Back in the Dark Ages, before we started Rare Bird and before I was creative director at an advertising agency, I was a salesman. My personality being what it is, I read a lot of books on sales. Two, in particular, stand out in my memory as being best in class: Harvey Mackay’s “Swim with the Sharks Without Being Eaten Alive” and “Beware the Naked Man Who Offers You His Shirt.” Full of helpful advice for a young sales guy, I found these books to be a wellspring of information. One item that I recall is Mackay’s emphasis on “building your Rolodex™.” Of course, not a lot of us use a traditional Rolodex anymore, but the basic tenet remains: dig your well before you’re thirsty.
I was reminded of this recently while sitting in a clients’ boardroom. We were discussing a new web site design and development, but two of people across the table were engaged in a smaller conversation. One was offering advice to the other, and when I heard my name, I looked up to hear the complete sentence: “Ask Jim, he has a great network and can hook you up with anyone.”
“Anyone,” in this case, was a yarn expert. They needed to find someone who could look at a knitting pattern and determine what type of yarn would be the most suitable for the end product. “There are a lot of people who knit,” they told me, “but not many that would have this specific ability.” At this moment, I began to feel the pressure of having to deliver an expert that is admittedly rare. And then she added, “Oh, and it would be great if they were somewhat local.”
Harvey Mackay wasn’t the first person I thought of, but he was pretty close. Not because he knows anything about knitting and yarn, but because my Rolodex, my network, was about to be put to a very unique test. “Sure,” I said, with more confidence than I felt. “I can help you find someone.”
In my last article, I briefly mentioned the growing wealth of social networking sites that are springing up all around on us the Internet. I also admitted, with some reluctance, that I feel a little like my grandparents must have felt about rock “n roll… I just don’t get it. But there are a few that are decidedly well-thought out and serve specific roles. The two I mentioned specifically are LinkedIn and Plaxo, and I like and use them both.
In this transient world where many people change jobs and addresses like shoes, Plaxo can be the most efficient tool available to help stay in touch. It works on a simple premise: everyone is responsible for maintaining their own data. So if I move, or change my phone number, or change my email address, I update my record at Plaxo. And if you’re also a Plaxo user and you have me in your address book, my information is automatically updated. The upside is that you don’t have to work to keep every card in your Rolodex updated, each individual owner will do it for you. It’s an ingenious idea, and the only real problem with it is that not everyone uses it. But if they did, imagine how simple it would be to stay in touch.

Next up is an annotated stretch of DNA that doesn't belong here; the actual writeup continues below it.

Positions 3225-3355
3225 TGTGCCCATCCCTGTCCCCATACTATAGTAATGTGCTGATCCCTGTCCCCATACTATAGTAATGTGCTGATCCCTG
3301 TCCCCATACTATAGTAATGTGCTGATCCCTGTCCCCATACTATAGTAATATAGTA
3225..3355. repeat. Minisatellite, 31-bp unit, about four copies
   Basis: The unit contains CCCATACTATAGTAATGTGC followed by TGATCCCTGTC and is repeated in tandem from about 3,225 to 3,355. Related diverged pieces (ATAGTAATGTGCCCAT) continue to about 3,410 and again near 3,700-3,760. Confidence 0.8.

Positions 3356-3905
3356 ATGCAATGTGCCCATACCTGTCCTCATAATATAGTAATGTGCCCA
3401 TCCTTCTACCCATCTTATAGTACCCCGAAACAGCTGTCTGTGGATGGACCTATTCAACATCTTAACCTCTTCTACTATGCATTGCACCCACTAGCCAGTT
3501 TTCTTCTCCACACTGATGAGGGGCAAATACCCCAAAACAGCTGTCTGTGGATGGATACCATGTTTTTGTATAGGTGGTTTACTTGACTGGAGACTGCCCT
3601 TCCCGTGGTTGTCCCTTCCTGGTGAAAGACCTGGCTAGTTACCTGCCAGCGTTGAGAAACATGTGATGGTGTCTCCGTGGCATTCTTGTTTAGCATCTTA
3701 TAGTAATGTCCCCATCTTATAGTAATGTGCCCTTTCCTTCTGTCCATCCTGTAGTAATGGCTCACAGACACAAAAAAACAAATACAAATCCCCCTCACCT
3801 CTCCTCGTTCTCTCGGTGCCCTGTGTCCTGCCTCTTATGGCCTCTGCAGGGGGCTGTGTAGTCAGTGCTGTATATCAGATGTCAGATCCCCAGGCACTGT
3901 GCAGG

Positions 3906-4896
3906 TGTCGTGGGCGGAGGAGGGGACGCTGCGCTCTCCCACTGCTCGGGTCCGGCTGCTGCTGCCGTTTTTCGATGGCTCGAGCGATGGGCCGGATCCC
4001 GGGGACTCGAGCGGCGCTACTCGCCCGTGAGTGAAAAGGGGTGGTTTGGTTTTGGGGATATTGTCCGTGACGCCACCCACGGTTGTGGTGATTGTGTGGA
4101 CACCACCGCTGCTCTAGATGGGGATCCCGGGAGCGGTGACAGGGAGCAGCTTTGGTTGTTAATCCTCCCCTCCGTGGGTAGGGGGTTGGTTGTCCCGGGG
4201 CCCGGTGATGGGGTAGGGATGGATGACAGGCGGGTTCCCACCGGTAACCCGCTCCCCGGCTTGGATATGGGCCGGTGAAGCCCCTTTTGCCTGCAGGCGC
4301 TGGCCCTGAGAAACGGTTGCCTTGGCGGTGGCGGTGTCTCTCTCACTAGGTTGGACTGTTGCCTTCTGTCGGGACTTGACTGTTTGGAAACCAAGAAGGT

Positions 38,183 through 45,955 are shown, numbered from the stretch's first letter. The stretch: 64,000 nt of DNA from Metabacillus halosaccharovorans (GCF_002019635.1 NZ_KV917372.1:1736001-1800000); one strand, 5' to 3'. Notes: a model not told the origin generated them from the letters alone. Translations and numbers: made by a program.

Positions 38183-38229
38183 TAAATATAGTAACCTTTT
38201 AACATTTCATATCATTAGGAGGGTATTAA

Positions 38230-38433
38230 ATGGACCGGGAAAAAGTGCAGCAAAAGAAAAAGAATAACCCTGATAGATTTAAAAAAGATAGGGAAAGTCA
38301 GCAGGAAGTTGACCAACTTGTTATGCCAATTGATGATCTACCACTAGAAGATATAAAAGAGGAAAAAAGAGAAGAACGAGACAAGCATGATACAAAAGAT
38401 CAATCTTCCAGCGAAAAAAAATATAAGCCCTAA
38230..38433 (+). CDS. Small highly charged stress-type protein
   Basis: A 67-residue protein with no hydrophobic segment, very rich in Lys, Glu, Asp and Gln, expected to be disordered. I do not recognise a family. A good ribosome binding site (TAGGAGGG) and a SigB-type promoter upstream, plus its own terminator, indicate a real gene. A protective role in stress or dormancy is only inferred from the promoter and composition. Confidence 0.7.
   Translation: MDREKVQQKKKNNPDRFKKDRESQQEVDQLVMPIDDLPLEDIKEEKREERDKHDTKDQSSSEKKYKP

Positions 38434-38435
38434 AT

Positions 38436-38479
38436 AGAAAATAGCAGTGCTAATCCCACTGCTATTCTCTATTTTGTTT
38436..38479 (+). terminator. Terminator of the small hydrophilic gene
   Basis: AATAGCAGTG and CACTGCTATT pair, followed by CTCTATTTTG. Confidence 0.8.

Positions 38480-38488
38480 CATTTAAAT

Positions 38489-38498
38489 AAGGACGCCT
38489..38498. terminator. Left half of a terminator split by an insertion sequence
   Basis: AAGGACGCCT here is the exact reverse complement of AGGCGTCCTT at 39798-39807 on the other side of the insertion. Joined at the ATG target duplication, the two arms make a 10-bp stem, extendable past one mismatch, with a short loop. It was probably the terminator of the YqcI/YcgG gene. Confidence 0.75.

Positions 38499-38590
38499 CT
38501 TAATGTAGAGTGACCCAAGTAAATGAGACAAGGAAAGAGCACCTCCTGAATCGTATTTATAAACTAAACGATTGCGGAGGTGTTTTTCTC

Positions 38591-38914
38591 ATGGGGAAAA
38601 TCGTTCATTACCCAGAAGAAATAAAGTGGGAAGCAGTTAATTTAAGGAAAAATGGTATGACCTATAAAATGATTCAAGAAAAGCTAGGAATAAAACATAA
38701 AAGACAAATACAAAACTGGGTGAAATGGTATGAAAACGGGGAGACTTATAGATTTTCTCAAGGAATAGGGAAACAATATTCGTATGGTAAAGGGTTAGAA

LinkedIn, on the other hand, is working to serve a different need. The idea here is to enhance your existing network using the six degrees of separation. For example, let’s say you need to meet the president of Eli Lilly. Chances are you know someone who knows him. You request that your friend introduce you. Or, if the connection is further removed, you ask your friend to introduce you to someone that knows someone that knows the person you need to talk with. Additionally, LinkedIn can be a valuable resource to tap your network for ideas, recommendations, and answers to questions. And it was this network that I would tap to find a yarn expert…
On Thursday morning I sent a message out to my first degree network asking if anyone might know someone who fit the bill. I had five responses in 15 minutes. Within an hour I had five more. By the next day, I had received another 10, many of which came from people I didn’t know through circuitous routes. Of all the responses I received, at least five were perfectly qualified for the job at hand. I found the results both unbelievable and a perfect testament to the power of building your Rolodex before you need it; digging your well before you’re thirsty.